to leave this service in which they are ruled by the gods who are
the best of rulers is not reasonable, for surely no wise man thinks
that when set at liberty he can take better care of himself than the
gods take of him. A fool may perhaps think this-he may argue that
he had better run away from his master, not considering that his duty
is to remain to the end, and not to run away from the good, and that
there is no sense in his running away. But the wise man will want
to be ever with him who is better than himself. Now this, Socrates,
is the reverse of what was just now said; for upon this view the wise
man should sorrow and the fool rejoice at passing out of life.
The earnestness of Cebes seemed to please Socrates. Here, said he,
turning to us, is a man who is always inquiring, and is not to be
convinced all in a moment, nor by every argument.
And in this case, added Simmias, his objection does appear to me to
have some force. For what can be the meaning of a truly wise man wanting
to fly away and lightly leave a master who is better than himself?
And I rather imagine that Cebes is referring to you; he thinks that
you are too ready to leave us, and too ready to leave the gods who,
as you acknowledge, are our good rulers.
Yes, replied Socrates; there is reason in that. And this indictment
you think that I ought to answer as if I were in court?
That is what we should like, said Simmias.
Then I must try to make a better impression upon you than I did when
defending myself before the judges. For I am quite ready to acknowledge,
Simmias and Cebes, that I ought to be grieved at death, if I were
not persuaded that I am going to other gods who are wise and good
(of this I am as certain as I can be of anything of the sort) and
to men departed (though I am not so certain of this), who are better
than those whom I leave behind; and therefore I do not grieve as I
might have done, for I have good hope that there is yet something
remaining for the dead, and, as has been said of old, some far better
thing for the good than for the evil.
But do you mean to take away your thoughts with you, Socrates? said
Simmias. Will you not communicate them to us?-the benefit is one in
which we too may hope to share. Moreover, if you succeed in convincing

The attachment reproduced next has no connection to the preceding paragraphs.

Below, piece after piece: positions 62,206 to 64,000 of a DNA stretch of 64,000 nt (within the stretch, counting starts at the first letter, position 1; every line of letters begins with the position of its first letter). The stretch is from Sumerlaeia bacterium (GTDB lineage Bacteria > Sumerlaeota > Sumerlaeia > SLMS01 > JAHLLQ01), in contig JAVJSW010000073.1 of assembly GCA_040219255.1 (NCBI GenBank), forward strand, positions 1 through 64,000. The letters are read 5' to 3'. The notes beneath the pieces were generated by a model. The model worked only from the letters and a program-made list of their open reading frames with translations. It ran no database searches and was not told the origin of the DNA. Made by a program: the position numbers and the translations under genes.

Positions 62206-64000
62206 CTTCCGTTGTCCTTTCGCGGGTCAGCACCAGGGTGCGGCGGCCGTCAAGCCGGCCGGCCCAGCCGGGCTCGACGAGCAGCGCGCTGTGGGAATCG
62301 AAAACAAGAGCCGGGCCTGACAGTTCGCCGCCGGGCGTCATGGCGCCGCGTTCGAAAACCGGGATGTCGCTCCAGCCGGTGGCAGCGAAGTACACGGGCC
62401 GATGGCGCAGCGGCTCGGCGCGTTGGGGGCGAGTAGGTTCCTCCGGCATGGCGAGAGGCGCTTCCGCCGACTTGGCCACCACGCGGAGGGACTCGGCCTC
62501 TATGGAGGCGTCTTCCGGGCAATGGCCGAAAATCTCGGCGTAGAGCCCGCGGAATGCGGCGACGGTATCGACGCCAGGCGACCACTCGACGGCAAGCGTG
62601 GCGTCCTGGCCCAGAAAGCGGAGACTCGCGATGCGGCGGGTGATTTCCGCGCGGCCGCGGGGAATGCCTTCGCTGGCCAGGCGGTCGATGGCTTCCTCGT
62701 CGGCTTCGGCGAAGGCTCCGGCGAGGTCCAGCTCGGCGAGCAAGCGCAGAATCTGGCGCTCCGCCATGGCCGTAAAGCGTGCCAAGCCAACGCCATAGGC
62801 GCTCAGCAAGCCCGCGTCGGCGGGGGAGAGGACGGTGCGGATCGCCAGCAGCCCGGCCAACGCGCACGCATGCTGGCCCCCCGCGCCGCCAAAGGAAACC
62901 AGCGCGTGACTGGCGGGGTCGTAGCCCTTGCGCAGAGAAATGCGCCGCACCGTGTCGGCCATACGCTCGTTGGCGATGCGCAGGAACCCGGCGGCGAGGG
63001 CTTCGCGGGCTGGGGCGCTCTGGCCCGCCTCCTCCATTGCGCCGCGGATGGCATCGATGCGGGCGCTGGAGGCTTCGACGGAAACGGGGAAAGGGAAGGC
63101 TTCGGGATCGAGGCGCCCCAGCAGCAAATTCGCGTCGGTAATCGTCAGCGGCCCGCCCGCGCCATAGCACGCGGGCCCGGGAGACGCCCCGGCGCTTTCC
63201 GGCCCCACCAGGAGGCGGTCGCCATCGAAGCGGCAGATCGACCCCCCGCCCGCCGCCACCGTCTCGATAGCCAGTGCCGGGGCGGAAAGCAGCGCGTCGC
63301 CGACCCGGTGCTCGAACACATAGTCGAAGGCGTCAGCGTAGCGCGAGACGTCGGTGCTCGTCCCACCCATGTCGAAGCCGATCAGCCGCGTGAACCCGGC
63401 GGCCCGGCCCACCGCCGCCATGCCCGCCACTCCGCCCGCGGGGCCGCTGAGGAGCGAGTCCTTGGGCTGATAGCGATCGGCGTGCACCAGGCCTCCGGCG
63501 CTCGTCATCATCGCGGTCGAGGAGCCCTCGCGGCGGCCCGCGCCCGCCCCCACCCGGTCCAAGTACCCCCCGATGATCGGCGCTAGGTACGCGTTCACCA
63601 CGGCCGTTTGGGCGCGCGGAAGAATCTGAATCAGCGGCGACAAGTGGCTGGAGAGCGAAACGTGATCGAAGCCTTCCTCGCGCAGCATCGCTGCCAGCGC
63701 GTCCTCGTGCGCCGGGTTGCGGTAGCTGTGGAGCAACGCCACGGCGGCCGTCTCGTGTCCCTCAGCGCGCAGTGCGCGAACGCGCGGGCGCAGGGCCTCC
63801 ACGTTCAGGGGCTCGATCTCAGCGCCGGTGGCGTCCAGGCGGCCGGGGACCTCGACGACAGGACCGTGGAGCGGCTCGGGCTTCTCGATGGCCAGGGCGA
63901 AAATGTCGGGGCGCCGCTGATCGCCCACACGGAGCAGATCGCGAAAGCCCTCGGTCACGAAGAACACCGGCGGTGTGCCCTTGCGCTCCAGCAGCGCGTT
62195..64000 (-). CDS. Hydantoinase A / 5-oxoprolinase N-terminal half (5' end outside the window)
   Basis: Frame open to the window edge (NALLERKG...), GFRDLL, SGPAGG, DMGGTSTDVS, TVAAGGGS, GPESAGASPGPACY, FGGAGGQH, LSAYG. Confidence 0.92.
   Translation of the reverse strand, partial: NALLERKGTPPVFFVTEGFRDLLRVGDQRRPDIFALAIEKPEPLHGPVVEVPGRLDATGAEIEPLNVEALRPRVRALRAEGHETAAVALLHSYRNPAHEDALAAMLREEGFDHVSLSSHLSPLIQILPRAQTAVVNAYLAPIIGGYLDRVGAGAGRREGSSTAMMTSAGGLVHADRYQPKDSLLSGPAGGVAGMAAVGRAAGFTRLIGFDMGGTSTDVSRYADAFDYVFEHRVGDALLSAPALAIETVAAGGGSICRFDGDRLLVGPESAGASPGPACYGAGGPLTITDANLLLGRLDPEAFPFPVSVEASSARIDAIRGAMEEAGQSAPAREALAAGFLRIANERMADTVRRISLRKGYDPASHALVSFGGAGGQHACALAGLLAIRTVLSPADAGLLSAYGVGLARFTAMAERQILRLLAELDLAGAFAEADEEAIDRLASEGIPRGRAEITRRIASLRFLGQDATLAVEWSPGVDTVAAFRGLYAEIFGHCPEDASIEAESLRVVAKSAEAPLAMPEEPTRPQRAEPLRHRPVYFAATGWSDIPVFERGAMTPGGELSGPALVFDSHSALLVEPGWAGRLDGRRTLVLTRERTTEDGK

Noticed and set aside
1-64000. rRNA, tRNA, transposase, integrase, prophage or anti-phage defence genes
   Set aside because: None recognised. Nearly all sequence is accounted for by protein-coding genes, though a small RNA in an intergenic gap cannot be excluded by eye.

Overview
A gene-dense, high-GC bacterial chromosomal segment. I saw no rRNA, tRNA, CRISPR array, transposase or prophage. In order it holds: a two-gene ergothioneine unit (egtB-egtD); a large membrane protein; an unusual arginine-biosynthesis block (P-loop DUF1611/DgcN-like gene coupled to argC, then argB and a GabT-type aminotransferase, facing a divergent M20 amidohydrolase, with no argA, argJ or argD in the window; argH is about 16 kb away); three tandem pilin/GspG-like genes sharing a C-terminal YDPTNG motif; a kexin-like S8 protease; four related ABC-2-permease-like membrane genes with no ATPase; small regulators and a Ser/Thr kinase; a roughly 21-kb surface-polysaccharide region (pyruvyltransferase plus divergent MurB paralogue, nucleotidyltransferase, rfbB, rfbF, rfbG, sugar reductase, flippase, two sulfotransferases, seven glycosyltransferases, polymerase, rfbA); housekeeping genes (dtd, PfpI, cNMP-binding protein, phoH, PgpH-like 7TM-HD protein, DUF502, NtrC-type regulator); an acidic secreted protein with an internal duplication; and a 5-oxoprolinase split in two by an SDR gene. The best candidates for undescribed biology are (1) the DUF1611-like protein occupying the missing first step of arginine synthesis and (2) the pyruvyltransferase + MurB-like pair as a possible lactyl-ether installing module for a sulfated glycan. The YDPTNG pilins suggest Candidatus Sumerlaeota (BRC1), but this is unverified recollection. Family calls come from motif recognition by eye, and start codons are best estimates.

us, that will be an answer to the charge against yourself.
I will do my best, replied Socrates. But you must first let me hear
what Crito wants; he was going to say something to me.
Only this, Socrates, replied Crito: the attendant who is to give you
the poison has been telling me that you are not to talk much, and
he wants me to let you know this; for that by talking heat is increased,
and this interferes with the action of the poison; those who excite
themselves are sometimes obliged to drink the poison two or three
Then, said Socrates, let him mind his business and be prepared to
give the poison two or three times, if necessary; that is all.
I was almost certain that you would say that, replied Crito; but I
was obliged to satisfy him.
Never mind him, he said.
And now I will make answer to you, O my judges, and show that he who
has lived as a true philosopher has reason to be of good cheer when
he is about to die, and that after death he may hope to receive the
greatest good in the other world. And how this may be, Simmias and
Cebes, I will endeavor to explain. For I deem that the true disciple
of philosophy is likely to be misunderstood by other men; they do
not perceive that he is ever pursuing death and dying; and if this
is true, why, having had the desire of death all his life long, should
he repine at the arrival of that which he has been always pursuing
Simmias laughed and said: Though not in a laughing humor, I swear
that I cannot help laughing when I think what the wicked world will
say when they hear this. They will say that this is very true, and
our people at home will agree with them in saying that the life which
philosophers desire is truly death, and that they have found them
out to be deserving of the death which they desire.
And they are right, Simmias, in saying this, with the exception of
the words “They have found them out”; for they have not found out
what is the nature of this death which the true philosopher desires,
or how he deserves or desires death. But let us leave them and have
a word with ourselves: Do we believe that there is such a thing as
To be sure, replied Simmias.
And is this anything but the separation of soul and body? And being
dead is the attainment of this separation; when the soul exists in
herself, and is parted from the body and the body is parted from the
soul-that is death?
Exactly: that and nothing else, he replied.
And what do you say of another question, my friend, about which I
should like to have your opinion, and the answer to which will probably
throw light on our present inquiry: Do you think that the philosopher
ought to care about the pleasures-if they are to be called pleasures-of
eating and drinking?
Certainly not, answered Simmias.
And what do you say of the pleasures of love-should he care about
By no means.
And will he think much of the other ways of indulging the body-for
example, the acquisition of costly raiment, or sandals, or other adornments
of the body? Instead of caring about them, does he not rather despise
anything more than nature needs? What do you say?
I should say the true philosopher would despise them.
Would you not say that he is entirely concerned with the soul and
not with the body? He would like, as far as he can, to be quit of
the body and turn to the soul.